must be concerned with the work of the kingdom as a servant left to watch a door waiting for their master’s
return.This is what Jesus asks us to do as his followers, and be a priority in how we live our lives.
So if the kingdom is among us, are we missing it with our 24/7 streaming? Could be, if we let it distract
us. In particular if we let it distract us from receiving God’s wisdom.
In Proverbs 8 we read, Does not wisdom call and understanding raise her voice?2 On the heights, beside
the way, at the crossroads she takes her stand;3 beside the gates in front of the town, at the entrance of the
portals she cries out:4 “To you, O people, I call, and my cry is to all who live. O simple ones, learn
prudence; acquire intelligence, you who lack it. Hear, for I will speak noble things, and from my lips will come
what is right, for my mouth will utter truth;
It is easy to miss the wisdom of God if we are not allowing ourselves those moments to receive it. But it
cries out to us, in different ways to hear what is right and the truth. It’s like those times our mothers would
lecture us, and we would tune them out because we thought, “oh boy, here she goes again” only to discover that
what she said was spot on and we would have done well to listen. You know what I am talking about. I have
those conversations often with my mother, now that I am older. “You know mom, you were right…” and I am
grateful that she just smiles at me with no “I told you so!”
When Jesus tells us to be watchful, that includes keeping an open channel to hear God speak to us at the
gate, beside the path, at the crossroads, etc. And sometimes friends even through the streaming platform.
Consider the livestreaming our church is able to offer on a weekly basis. Often times our staff receive notes of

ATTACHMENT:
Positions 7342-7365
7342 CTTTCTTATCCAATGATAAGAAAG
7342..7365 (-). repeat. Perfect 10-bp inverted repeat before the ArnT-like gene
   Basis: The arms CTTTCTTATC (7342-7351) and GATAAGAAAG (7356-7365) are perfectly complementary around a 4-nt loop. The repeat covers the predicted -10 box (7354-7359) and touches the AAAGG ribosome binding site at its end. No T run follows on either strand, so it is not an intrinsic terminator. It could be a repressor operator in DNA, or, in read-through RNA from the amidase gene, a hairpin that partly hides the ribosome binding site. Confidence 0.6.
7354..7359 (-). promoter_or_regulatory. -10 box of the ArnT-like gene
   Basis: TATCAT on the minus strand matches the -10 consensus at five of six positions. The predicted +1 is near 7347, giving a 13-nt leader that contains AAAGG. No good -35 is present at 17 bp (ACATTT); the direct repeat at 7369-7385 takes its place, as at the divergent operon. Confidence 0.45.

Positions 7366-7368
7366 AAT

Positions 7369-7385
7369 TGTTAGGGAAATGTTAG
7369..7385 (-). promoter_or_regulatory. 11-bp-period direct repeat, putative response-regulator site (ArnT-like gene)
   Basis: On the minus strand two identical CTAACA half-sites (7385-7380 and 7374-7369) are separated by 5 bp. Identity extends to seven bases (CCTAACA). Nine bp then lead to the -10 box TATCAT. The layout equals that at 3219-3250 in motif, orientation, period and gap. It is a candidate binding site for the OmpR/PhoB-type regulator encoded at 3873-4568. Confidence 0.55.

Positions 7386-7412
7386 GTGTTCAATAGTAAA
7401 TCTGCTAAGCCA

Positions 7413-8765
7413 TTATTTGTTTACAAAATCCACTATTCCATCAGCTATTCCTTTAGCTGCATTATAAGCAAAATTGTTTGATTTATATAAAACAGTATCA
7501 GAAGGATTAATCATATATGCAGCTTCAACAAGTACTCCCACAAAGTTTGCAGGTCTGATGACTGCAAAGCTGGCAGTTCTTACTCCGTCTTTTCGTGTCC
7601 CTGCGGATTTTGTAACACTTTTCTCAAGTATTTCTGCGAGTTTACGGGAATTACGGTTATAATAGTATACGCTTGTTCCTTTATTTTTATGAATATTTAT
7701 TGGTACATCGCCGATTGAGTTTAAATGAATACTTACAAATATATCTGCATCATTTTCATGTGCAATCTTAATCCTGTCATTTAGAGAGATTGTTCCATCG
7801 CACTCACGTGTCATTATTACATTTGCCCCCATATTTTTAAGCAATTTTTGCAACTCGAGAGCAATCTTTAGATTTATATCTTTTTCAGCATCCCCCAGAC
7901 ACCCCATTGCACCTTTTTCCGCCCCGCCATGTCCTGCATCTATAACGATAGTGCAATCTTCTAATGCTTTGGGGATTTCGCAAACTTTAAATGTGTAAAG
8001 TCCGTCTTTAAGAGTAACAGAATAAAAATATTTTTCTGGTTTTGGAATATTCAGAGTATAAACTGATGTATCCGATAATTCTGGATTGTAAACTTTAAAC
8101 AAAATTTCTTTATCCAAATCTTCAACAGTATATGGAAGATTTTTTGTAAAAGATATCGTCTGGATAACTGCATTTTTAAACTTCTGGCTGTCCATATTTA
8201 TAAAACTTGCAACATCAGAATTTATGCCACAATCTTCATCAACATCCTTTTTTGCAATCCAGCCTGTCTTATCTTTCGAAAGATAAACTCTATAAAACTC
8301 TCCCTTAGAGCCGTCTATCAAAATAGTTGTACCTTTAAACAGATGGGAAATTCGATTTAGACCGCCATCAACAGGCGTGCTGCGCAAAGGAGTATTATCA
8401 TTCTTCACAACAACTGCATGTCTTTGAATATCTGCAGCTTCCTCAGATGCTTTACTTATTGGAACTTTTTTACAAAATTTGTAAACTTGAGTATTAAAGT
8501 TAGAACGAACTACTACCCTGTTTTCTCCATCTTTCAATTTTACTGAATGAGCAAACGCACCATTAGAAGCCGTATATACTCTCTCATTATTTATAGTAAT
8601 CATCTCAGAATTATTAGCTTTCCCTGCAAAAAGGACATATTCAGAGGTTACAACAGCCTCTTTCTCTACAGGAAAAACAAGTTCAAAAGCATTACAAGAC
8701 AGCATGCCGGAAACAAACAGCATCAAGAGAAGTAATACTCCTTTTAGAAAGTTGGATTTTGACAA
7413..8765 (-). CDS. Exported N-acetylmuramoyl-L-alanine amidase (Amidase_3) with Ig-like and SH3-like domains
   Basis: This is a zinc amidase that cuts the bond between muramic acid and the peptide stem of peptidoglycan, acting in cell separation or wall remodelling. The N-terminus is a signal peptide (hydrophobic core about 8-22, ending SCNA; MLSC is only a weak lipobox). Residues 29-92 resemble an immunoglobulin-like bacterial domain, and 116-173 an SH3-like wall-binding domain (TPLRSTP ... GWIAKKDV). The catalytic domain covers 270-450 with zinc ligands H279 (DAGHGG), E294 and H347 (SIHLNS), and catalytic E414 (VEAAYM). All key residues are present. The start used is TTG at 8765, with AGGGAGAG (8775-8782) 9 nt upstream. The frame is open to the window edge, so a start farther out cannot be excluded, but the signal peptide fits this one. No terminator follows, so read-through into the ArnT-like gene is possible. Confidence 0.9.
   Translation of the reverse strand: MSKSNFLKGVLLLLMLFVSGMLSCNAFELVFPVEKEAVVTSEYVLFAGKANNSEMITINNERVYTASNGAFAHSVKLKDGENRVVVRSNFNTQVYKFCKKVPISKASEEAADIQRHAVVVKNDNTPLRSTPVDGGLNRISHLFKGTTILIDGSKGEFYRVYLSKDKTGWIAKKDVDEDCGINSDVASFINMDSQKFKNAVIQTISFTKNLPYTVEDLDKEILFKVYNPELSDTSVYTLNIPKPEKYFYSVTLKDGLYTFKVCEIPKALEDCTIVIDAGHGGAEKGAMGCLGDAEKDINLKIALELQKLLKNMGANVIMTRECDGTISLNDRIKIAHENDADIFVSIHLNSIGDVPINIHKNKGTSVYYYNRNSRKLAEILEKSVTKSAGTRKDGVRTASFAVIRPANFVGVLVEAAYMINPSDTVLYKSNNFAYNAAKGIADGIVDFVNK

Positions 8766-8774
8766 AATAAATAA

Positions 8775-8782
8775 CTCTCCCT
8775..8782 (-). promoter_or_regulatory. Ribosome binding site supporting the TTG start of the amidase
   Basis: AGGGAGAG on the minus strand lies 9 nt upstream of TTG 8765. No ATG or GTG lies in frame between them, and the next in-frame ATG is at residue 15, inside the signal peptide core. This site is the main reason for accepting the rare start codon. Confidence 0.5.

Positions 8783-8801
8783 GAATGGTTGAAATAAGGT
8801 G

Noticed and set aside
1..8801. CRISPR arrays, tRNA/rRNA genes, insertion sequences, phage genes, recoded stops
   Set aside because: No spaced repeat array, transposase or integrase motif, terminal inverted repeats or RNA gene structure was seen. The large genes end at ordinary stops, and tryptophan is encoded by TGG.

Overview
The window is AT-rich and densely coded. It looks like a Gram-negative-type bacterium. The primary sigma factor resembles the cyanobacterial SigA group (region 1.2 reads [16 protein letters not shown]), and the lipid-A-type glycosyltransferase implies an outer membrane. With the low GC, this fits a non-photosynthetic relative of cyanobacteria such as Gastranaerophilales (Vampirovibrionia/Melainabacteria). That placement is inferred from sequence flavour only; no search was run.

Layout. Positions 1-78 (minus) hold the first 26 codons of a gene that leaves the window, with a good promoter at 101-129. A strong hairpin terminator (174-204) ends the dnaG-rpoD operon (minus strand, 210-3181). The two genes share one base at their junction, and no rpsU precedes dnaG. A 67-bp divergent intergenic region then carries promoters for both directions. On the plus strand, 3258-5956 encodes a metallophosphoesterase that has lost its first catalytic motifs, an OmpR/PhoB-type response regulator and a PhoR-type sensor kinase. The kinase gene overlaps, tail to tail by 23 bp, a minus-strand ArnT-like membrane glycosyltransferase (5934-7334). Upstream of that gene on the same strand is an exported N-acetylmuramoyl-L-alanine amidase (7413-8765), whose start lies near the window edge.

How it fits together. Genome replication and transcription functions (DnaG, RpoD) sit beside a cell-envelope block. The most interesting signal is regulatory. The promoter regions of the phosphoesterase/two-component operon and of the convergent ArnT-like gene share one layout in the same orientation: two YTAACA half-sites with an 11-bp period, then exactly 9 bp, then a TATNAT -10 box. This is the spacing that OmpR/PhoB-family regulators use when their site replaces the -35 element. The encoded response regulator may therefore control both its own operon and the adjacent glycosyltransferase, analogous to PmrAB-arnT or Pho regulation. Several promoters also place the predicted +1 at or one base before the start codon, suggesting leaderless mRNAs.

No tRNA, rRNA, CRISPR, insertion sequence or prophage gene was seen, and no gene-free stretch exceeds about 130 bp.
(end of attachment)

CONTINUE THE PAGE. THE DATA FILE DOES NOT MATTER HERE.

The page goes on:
thanks that the church offers that ministry, and not just due to covid concerns, but from members who live a
distance due to work or school. And our shut ins get to watch it on their ipads and computers. One shut in has
her nursing home turn it on and show it to group of residents that congregate around the tv on Sunday mornings.
Another is able to watch the service with her family that gathers with her, and they hear God, they see the
kingdom and experience it in our worship.
So, what would Jesus say, now that streaming service is 24/7? I think he would point to the rest of that
passage from Proverbs 8 that continues: Proverbs 8:32-35: ‘And now, my children, listen to me: happy are those
who keep my ways. Hear instruction and be wise, and do not neglect it. Happy is the one who listens to me,
watching daily at my gates, waiting beside my doors. For whoever finds me finds life and obtains favour from
the Lord; In other words, the ongoing streaming would not be a concern of his, so long as it wasn’t taking us
away from living our lives that build and share the kingdom. That means watching for him, listening for him,
following his lead, ready to greet him at any hour, as he is the source of our life.
Let us pray:
Lord, may we hear, embrace, and hold fast to the blessed hope of your kingdom, which you have shown us in
our Savior Jesus Christ; who lives and reigns with you and the Holy Spirit, one God, for ever and ever. Amen